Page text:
The stars and schedules happened to align last weekend: I took a big step to be proactive and meet up with fellow pagans offline!  I almost didn’t go; I’m pretty shy when going anywhere, and I get lost very easily.  Yet I’m glad I did.  What comes next is simply my thoughts on meeting up with fellow pagans, and writing to sort them out.

When I found out that P.S.V. Lupus was going to be in the neighborhood, so to speak, I felt I shouldn’t pass this chance up!  Lupus was giving a presentation and simple ritual of the Ekklesia Antinoou, hosted by Sacred Well Ministries in Redmond. I’ve been following Lupus’ blog, Aedicula Antinoi from last year, when I was beginning to explore my spirituality more deeply instead of standing in the “Cafeteria Catholic” line. I’ve enjoyed following Lupus’ blog posts on es* own and Patheos.  Also, the god Antinous is one whom I’ve not run across often in my pagan research. I felt like I was learning much about him straight from a devotee’s direct experience.

So in the middle of a Saturday night downpour in the Puget Sound (because the rain doesn’t stay in Seattle, ha!), I drove down the 405.  The trip was a little nerve-wracking–the lanes were clogged with construction, and the rain made me feel I was trying to drive through a bathtub! Not to mention fellow drivers, argh.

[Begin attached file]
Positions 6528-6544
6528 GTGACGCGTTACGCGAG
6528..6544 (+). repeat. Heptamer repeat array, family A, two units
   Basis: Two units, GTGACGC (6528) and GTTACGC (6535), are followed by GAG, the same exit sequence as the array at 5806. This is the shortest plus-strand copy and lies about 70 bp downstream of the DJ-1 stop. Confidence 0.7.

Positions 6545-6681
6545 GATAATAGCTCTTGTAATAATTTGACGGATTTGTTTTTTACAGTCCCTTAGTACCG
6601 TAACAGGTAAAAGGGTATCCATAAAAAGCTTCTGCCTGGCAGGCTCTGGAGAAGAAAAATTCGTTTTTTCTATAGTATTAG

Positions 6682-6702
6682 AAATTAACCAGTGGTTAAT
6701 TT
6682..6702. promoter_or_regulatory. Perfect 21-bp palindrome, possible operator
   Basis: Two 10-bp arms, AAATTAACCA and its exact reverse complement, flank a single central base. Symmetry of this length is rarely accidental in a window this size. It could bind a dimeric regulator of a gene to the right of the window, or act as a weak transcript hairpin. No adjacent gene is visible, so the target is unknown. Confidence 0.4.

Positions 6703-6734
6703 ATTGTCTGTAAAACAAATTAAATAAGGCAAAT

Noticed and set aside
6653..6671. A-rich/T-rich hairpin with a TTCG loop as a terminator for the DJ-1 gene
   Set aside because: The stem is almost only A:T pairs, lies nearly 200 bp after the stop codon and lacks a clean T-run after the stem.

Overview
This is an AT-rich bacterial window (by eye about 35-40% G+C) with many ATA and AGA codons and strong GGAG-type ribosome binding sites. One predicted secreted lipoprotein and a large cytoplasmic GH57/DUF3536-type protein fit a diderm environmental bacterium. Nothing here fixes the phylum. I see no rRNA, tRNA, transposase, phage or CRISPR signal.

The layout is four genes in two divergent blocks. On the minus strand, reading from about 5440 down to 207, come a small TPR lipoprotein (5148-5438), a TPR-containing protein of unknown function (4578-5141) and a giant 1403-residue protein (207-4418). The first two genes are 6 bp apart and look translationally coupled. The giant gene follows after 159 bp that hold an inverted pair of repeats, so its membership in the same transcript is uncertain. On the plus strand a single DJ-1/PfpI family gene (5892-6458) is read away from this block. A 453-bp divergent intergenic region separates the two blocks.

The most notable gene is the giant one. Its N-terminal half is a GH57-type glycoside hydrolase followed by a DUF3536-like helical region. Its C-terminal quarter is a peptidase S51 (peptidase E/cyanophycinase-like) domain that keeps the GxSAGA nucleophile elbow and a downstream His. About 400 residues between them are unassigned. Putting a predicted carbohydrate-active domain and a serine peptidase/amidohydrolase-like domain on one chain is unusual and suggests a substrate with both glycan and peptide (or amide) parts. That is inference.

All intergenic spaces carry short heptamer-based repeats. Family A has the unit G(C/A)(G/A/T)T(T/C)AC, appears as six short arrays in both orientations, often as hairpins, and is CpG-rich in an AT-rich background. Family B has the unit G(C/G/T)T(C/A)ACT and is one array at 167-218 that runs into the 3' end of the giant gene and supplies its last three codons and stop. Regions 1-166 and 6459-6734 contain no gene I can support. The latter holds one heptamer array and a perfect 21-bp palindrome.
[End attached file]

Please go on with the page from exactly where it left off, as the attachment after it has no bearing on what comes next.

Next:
Nevertheless, I was able to reach the venue just in time.  There were a few other people present from other pagan groups, and Lupus gave me a very kind welcome. 😀  Lupus then gave a condensed, yet clear history of the Ekklesia Antinou’s founding, its gods and sanctified beings (there was a word for this…), its celebrations, and a little of es own journey as a devotee to Antinous.